We begin at the end of Manhattan’s West Side — 547 West 27th Street, a pretty rough part of Chelsea that is in the process of gentrification. As usual, the art community is already there amidst the blasting, construction, and street mess. But up one flight in the Ceres Gallery, a cooperative supported by and supporting female artists, there is a whole other world. We’ve come after seeing this fractured face in a story about sculptor Cynthia Eardley (Art Knowledge).
I don’t speak “artspeak” (you can click on the links for that), so suffice it to say, I take one look at Eardley’s fractured but exquisitely beautiful sculptures and I feel something deep — what, I suspect a whole lot of people are feeling these days — broken, but hanging together as best we can.
I suspect everybody feels some aspect of what Eardley communicates in her hand-modeled, resin-cast portraits. She tenderly displays everything we try so hard to hide — with clothes, manners, and civilized behavior. But the word “suspect” is a lie; I “know.” I know we all feel these things because I have spent so much time in so many places where large groups of ordinary people come to find out who they really are. And, in my experience, when people tell the truth, it turns out we are all equally fractured.
The show runs through April 24. To learn more, go to ceresgallery.org and Cynthia Eardley's website.
In the big room next door in the same gallery is a show called “Small Murders Under the Sea” by 70-year-old environmentalist artist Ethelyn Honig. She, too, is expressing something primordial. Standing in a big, open, sun-lit room, we have the weird feeling of being under water, as we “bear witness to sea creatures as an invisible community.” Honig is on a mission, says Stefany Benson, the gallery director. She’s turning out paintings as fast as she can. She’s on a mission to make people see the beauty and danger that she sees.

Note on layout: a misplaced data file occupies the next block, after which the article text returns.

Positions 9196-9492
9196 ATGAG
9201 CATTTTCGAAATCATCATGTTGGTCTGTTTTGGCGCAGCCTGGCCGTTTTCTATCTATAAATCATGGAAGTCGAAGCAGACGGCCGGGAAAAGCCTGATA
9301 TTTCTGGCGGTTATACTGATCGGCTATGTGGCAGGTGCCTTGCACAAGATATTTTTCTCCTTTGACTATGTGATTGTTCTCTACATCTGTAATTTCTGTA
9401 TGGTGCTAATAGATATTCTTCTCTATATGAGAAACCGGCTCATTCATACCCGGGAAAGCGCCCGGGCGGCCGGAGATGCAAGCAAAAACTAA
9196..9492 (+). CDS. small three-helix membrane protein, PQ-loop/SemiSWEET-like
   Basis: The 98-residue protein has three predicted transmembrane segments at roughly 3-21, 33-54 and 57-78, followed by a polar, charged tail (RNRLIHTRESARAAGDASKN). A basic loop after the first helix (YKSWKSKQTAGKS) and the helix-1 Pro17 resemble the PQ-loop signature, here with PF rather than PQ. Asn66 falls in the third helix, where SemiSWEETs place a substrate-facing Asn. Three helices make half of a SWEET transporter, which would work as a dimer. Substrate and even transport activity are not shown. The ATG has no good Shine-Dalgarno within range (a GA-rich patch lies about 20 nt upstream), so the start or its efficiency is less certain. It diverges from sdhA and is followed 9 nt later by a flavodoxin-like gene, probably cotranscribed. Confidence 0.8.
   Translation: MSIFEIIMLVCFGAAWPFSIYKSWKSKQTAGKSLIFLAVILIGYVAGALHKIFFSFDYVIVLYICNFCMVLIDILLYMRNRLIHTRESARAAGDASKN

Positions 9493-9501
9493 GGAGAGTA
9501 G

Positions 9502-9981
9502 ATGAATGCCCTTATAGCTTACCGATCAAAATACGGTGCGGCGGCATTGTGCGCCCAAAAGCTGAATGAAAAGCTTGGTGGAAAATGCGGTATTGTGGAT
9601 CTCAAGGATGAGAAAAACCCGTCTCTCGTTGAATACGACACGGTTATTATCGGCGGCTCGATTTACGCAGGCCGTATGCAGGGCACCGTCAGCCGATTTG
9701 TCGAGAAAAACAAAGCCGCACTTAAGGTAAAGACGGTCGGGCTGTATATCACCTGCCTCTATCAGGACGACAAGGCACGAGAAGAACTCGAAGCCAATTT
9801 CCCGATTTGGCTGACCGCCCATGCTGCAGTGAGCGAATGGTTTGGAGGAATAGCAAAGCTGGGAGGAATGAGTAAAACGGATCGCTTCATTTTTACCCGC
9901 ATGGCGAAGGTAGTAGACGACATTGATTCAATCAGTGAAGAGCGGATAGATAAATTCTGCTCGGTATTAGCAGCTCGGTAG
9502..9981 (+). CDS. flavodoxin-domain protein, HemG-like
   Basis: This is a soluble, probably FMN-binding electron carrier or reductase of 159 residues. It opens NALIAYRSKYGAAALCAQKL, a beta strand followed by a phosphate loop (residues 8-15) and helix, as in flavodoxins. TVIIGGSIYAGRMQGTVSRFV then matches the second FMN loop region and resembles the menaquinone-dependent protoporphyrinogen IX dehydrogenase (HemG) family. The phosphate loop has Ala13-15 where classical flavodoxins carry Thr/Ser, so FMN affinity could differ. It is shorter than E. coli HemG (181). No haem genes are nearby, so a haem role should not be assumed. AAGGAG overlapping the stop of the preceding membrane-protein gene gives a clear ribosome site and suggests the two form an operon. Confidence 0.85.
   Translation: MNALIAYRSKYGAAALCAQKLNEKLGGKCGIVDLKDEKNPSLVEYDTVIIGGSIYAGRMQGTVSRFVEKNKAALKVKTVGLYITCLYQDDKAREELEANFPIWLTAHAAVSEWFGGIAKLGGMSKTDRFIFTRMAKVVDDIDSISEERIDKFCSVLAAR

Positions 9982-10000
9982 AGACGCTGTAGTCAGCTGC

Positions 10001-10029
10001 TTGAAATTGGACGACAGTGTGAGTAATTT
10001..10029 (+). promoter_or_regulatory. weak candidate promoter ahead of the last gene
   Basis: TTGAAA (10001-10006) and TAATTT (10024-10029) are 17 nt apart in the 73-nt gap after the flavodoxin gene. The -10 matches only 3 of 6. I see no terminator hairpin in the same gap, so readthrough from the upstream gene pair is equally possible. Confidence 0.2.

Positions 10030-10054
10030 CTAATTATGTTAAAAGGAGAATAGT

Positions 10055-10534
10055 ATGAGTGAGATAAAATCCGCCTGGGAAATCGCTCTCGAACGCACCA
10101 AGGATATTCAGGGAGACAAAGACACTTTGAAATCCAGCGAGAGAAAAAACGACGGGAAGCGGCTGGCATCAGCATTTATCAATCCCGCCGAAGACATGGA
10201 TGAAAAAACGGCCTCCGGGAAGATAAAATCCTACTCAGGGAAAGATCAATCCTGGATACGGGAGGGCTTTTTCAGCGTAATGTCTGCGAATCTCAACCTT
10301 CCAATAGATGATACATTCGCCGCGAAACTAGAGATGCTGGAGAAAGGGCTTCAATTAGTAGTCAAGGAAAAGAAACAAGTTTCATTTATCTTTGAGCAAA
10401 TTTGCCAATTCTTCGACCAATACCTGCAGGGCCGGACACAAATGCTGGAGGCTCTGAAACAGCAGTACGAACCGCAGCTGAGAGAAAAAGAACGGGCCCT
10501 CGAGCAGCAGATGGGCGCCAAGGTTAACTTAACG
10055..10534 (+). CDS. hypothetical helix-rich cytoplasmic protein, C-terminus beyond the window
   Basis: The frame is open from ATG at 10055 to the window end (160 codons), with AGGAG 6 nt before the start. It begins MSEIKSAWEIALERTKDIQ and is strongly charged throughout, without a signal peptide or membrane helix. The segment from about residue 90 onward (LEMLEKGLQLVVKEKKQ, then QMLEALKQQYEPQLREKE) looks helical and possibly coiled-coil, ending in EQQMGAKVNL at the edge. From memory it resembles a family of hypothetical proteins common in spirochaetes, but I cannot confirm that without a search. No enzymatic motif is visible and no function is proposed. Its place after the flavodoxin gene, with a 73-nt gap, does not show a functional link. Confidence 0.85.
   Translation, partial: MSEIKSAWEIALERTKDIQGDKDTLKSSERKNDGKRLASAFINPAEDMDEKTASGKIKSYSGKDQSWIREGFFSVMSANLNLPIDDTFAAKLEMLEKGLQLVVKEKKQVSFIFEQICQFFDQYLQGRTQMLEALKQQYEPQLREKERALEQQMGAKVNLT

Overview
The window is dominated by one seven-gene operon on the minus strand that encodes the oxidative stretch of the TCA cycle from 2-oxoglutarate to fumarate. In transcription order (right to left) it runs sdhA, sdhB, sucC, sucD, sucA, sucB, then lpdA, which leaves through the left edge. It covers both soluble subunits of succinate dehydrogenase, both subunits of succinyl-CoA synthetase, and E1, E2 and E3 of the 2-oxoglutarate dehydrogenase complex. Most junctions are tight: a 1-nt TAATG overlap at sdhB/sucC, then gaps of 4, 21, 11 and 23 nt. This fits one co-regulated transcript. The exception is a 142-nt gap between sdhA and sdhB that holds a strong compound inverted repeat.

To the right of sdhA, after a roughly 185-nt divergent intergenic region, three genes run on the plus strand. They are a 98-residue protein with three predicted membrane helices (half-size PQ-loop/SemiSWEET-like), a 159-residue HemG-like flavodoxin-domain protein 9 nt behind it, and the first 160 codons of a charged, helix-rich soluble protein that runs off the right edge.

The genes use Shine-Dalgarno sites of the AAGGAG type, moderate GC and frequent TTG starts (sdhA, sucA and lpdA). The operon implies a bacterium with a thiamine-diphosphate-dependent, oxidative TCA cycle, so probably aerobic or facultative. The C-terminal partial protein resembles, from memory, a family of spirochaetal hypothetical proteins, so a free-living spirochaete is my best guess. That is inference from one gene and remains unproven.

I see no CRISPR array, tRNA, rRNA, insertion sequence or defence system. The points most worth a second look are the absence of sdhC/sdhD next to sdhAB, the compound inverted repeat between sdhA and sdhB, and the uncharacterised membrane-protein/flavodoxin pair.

The next stop is downstairs to the Sundaram Tagore Gallery, which is “devoted to examining the exchange of ideas between Western and non-Western cultures” and focuses “on developing exhibitions and hosting not-for-profit events that engage in spiritual, social and aesthetic dialogues.” We haven’t planned on stopping here, but we are drawn in by the vibrant colors and sun-like energy of what is on the wall. (I hesitate to try show the work because it doesn’t come close to the in-person impact. You can see a video at the gallery website, but you still won’t get a clue of the power.)
This is the work of Sohan Qadri, an artist, poet, and Buddhist yogi from India who lives in Copenhagen, and, according to the gallery receptionist, at the age of almost 80, he doesn’t give a hoot about the art world, but somehow it still comes to him. Qadri bathes paper in acid-free water, then carves it, then applies inks that look like the colors you might see when you’re deep in meditation.
The receptionist tells us that lots of famous people collect Qadri’s work and a book about him is due out soon — which is remarkable since he, too, doesn’t speak “artspeak” or even discuss what he does.
“But really, how does somebody who doesn’t talk, doesn’t explain, doesn’t promote on Facebook — how does somebody like that become so famous in this day and age?” I want to know.
The receptionist smiles. “When people see this, they just know they’re in the presence of a real master. And they keep coming to him.”
Hmm, I think. Hmm. Yes, this is a very satisfying day.